Africa perfectly suited to wave of airport technologies

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Adonis Succar, head of business development at SITA, interviewed by Humphrey Odhiambo, Managing editor, CIO EA Magazine
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As the world adapts to the rapid influx of technology in every sector, the Kenyan airport sector is striving to make considerable strides in localizing the technology, and allowing it to become part of the airports everyday norm. With the advent of biometrics and AI gaining traction in various airports around the world, it would only be a matter of time, before it makes an appearance in the Kenyan airport technology infrastructure.

Speaking to Mr. Adonis Succar, the head of business development at SITA, he outlined that Kenya, and Africa as a whole, is perfectly capable of utilizing these technologies for the greater impact, and that the capacity of implementing these technologies is way below what the technology infrastructure of the country is capable of. “Focusing on Africa, these young people have smart phones, and they are eager with entrepreneurial thinking. And they are very well educated, and they know what’s going on. It’s unfair to judge the African market as not ready for this technology. They are more ready than anybody else.”

He then went on to declare that Africa is more than ready for these technologies, and that the only thing holding the technologies back, is the fear of investment in those solutions. Alluding to the fact that, for the advent of these technologies to begin having an impact locally, the initial step of learning and understanding, before implementing must be made.  “The way I see it, AI and biometrics are right at home in the African context. I think what they are afraid of, is the investment in those kind of solutions. The point is, maybe they are afraid of the adoption rate of these kind of technologies. It’s unfair to judge the African market as not ready for this technology. They are more ready than anybody else.”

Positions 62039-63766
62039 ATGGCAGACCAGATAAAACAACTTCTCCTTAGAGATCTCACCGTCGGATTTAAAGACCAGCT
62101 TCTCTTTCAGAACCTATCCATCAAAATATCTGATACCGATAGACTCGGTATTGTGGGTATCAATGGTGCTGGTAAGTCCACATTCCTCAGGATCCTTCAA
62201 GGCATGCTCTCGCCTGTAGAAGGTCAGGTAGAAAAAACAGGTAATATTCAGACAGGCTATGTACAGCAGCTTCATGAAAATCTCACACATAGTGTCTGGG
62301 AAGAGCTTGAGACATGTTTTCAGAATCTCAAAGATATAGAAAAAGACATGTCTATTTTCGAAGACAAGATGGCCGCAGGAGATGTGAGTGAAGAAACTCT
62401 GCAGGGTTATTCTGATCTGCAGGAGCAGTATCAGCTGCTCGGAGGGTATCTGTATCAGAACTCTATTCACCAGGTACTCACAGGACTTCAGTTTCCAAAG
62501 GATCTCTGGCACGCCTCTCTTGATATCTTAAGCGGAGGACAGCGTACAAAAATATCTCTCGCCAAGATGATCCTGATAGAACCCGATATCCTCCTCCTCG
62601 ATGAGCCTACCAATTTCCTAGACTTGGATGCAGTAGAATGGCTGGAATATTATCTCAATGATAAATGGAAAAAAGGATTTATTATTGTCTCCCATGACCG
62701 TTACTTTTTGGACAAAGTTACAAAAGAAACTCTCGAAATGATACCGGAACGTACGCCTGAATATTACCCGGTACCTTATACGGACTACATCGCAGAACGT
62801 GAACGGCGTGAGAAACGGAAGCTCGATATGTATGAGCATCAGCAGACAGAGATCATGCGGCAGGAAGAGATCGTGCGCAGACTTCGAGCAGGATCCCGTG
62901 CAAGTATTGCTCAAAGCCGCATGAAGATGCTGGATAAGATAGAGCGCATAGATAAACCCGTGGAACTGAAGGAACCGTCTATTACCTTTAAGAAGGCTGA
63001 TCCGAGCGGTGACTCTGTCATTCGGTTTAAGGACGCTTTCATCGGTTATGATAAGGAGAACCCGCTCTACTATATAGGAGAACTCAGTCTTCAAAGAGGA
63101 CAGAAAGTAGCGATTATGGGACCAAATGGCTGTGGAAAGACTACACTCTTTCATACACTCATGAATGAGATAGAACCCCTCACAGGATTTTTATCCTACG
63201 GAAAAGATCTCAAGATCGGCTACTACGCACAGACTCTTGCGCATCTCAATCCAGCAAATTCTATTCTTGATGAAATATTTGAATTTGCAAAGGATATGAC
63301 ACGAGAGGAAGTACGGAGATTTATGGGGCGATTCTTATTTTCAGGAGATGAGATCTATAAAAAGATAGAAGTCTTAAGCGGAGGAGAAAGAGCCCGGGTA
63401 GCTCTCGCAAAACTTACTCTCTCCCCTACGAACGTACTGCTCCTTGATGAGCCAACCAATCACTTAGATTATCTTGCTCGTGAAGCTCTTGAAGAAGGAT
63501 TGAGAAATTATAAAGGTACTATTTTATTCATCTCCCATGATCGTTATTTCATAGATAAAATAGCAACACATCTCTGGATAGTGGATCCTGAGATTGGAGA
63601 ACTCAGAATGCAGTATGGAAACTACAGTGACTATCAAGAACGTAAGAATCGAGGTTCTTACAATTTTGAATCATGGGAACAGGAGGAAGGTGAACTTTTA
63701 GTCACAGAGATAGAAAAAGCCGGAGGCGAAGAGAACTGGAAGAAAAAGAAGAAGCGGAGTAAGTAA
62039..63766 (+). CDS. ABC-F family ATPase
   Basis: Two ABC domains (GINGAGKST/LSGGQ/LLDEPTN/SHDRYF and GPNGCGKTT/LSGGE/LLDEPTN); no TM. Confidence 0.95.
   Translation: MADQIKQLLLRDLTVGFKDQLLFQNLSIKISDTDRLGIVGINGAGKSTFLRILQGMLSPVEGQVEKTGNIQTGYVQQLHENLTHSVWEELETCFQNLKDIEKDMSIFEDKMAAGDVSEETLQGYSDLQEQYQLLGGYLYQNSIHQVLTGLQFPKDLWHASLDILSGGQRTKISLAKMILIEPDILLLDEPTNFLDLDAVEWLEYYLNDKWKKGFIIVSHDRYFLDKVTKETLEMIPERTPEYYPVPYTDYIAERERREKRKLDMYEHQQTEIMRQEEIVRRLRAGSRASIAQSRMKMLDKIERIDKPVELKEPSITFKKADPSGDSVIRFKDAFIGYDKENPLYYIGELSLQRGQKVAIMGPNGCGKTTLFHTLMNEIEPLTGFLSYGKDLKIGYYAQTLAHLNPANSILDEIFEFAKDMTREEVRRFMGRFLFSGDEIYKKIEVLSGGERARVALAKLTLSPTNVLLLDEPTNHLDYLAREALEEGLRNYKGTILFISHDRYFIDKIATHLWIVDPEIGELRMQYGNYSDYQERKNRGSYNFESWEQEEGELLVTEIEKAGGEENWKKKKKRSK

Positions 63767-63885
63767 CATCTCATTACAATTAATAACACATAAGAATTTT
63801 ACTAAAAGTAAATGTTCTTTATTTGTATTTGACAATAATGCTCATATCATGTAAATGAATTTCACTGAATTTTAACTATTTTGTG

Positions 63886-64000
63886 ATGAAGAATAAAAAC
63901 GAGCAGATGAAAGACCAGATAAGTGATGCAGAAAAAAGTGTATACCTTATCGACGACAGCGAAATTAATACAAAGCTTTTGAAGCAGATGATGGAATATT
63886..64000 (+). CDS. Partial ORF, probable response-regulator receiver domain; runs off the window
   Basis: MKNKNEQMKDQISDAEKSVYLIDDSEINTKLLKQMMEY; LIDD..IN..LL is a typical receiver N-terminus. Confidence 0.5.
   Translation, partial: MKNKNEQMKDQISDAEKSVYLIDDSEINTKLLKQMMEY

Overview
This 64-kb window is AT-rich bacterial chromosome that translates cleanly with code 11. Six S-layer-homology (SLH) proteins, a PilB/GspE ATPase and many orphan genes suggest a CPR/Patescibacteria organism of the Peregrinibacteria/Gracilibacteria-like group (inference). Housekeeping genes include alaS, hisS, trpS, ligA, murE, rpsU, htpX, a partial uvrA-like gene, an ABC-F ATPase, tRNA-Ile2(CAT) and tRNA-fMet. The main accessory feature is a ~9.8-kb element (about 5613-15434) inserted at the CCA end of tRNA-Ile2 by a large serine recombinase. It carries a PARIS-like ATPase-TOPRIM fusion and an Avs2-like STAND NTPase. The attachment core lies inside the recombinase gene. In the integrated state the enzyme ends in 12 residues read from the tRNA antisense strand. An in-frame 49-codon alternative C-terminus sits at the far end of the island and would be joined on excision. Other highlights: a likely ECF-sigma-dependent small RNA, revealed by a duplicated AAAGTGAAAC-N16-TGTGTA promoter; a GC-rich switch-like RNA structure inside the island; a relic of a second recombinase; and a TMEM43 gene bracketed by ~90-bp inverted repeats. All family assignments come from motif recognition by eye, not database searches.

Biometrics, AI and predictive analysis being major players in the shift towards better operating airports. The enormous positives this would bring about far outnumber the negatives, which predominantly revolve around hesitation about expenses. Through the adaption of technology, the airports would have better organized and managed records, no need for repetitive tasks such as constant scanning of boarding passes and the detection of possible fraud amongst others.

Despite the costs of building and maintenance, the utilisation of these resources that technology provides would enable a cleaner, and more seamless interface of digital airports, equipped to serve the digital traveler.

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